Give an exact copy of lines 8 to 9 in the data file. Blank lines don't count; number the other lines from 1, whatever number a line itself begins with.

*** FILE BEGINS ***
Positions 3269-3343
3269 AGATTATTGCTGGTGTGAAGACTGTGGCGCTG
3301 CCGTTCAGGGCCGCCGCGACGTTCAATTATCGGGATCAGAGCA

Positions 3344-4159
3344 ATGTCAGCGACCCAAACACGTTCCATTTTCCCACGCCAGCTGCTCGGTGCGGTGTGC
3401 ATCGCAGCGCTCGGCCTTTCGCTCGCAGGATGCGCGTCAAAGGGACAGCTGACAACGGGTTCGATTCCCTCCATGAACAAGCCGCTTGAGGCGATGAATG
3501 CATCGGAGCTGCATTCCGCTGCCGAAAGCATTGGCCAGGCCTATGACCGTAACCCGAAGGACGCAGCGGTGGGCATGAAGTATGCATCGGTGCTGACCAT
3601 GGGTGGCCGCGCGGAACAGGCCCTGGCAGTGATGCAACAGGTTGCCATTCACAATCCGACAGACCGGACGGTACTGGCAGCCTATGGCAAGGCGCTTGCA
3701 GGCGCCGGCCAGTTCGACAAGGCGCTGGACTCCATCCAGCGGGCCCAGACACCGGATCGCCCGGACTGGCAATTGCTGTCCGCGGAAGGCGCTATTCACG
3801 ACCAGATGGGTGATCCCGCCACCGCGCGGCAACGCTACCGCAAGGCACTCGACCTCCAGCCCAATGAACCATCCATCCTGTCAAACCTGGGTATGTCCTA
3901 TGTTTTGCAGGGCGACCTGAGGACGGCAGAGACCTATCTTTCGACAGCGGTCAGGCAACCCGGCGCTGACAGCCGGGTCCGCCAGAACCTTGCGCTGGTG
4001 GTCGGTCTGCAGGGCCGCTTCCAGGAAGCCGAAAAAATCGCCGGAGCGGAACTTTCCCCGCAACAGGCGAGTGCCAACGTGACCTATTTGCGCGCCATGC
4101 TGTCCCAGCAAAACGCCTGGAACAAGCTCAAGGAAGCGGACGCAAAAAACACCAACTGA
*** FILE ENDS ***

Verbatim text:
3601 GGGTGGCCGCGCGGAACAGGCCCTGGCAGTGATGCAACAGGTTGCCATTCACAATCCGACAGACCGGACGGTACTGGCAGCCTATGGCAAGGCGCTTGCA
3701 GGCGCCGGCCAGTTCGACAAGGCGCTGGACTCCATCCAGCGGGCCCAGACACCGGATCGCCCGGACTGGCAATTGCTGTCCGCGGAAGGCGCTATTCACG